Published January 27, 2014
Can you imagine taking an elevator ride to your local apple orchard?
Belgian architect Vincent Callebaut has designed a futuristic self-sustaining, twin-towered high- rise complex that would bring organic farming right to the heart of the New York City.
The 132-floor urban farm has been aptly named “Dragonfly” for its unique glass-and-steel wings that stretch into the sky, according to AFP. Designed to be built on Roosevelt Island --a narrow strip of land in New York City's East River-- the complex would provide urban farming space with enough room to raise cattle and poultry and 28 different types of crops.
At the bottom of the complex, there would be a floating market on the East River for growers to sell their organic produce.
According to Callebaut, each building would be self-sufficient and act as a mini-power station. Energy is harvested from the sun and wind to heat and cool the building; in the winter, hot air is trapped between the building's outer wing, and during the summer ventilation and transpiration from plant growth keep it cool. Plants along the exterior of the structure would also capture rainwater and then re-circulate domestic waste as fertilizer.
"The goal is to bring agriculture and nature back into the urban core so that by 2050...we have green, sustainable cities where humans live in balance with their environment," Callebaut told AFP an interview from his studio in Paris. He hopes to cut down on the amount of food needed to be trucked from all over world to feed the growing population of big urban centers like New York City, which puts a strain on natural resources and the environment.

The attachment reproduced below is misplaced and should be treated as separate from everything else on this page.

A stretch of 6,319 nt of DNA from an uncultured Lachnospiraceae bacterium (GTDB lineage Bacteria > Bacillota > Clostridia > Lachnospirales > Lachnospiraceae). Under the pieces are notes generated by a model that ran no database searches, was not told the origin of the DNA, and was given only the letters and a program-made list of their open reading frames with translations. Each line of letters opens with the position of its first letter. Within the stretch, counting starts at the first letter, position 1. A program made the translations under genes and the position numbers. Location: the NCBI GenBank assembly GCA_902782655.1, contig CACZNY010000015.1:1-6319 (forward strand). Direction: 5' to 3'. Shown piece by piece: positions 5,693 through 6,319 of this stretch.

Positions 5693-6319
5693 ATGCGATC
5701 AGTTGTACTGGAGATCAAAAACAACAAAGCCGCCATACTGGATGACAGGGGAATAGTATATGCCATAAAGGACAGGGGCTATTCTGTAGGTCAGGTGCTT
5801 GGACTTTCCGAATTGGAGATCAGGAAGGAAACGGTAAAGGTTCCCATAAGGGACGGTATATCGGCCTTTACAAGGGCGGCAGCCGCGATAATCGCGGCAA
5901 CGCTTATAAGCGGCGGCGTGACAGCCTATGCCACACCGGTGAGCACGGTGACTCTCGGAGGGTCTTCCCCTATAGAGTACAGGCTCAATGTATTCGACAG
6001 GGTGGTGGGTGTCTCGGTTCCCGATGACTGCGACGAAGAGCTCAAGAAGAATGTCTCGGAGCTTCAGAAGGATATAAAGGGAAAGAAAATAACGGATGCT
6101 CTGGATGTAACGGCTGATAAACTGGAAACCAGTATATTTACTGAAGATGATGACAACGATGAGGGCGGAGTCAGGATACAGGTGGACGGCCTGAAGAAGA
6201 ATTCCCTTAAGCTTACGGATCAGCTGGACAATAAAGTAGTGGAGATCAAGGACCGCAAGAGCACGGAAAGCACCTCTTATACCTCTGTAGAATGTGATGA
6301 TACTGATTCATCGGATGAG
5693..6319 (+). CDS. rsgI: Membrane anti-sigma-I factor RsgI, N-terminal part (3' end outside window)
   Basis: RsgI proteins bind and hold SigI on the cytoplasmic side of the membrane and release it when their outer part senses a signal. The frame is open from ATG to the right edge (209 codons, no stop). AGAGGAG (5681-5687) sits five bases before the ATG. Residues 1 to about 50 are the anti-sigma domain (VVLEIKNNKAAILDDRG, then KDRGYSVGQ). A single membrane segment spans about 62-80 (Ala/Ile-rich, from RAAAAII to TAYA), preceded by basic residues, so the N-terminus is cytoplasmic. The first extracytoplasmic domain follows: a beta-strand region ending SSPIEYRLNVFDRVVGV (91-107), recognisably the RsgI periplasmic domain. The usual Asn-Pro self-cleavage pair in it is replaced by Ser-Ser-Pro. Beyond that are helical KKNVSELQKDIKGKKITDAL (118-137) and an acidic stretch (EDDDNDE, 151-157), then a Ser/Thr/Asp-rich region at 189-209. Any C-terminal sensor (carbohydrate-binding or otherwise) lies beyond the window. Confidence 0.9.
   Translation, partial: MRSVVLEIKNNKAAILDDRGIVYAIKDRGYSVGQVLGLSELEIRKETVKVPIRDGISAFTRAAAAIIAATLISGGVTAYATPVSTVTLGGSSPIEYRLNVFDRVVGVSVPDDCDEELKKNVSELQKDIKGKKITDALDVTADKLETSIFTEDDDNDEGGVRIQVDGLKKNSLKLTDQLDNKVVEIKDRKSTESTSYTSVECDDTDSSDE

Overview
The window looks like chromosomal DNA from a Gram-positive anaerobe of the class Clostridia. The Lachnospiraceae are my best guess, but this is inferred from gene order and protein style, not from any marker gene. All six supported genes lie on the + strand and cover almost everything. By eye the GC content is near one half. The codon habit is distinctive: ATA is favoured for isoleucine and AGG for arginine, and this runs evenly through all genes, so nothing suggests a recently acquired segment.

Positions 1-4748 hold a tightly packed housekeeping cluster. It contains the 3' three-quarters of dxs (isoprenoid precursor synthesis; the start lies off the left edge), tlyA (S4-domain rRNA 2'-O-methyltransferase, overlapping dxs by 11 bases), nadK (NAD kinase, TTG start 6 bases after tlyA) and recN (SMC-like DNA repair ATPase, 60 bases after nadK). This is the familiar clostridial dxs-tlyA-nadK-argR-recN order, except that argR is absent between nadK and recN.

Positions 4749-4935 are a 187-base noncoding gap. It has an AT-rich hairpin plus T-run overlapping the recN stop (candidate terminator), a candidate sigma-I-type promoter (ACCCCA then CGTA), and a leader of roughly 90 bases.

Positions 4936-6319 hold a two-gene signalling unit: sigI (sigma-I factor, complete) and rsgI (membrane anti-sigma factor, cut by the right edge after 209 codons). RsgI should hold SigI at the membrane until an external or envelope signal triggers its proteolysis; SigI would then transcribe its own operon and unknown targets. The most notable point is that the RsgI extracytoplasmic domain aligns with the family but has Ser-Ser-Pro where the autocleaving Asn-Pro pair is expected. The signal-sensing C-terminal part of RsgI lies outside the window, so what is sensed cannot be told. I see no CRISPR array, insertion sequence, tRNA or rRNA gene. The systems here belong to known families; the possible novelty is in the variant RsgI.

While Callebaut's idea may seem like something out of a sci-fi flick, the concept of vertical farming is gaining traction with increasing urbanization around the globe. Pasona Urban Farm, a nine-story office building in Tokyo, lets employees to grow their own food in specially reserved green spaces.
Callebut, who recently exhibited the Dragonfly at an international fair in China, has yet to find a U.S. buyer for his concept. He's got another idea for a "farmscraper" in Shenzhen, China that will have food gardens, housing, offices, leisure space all mixed together in one space.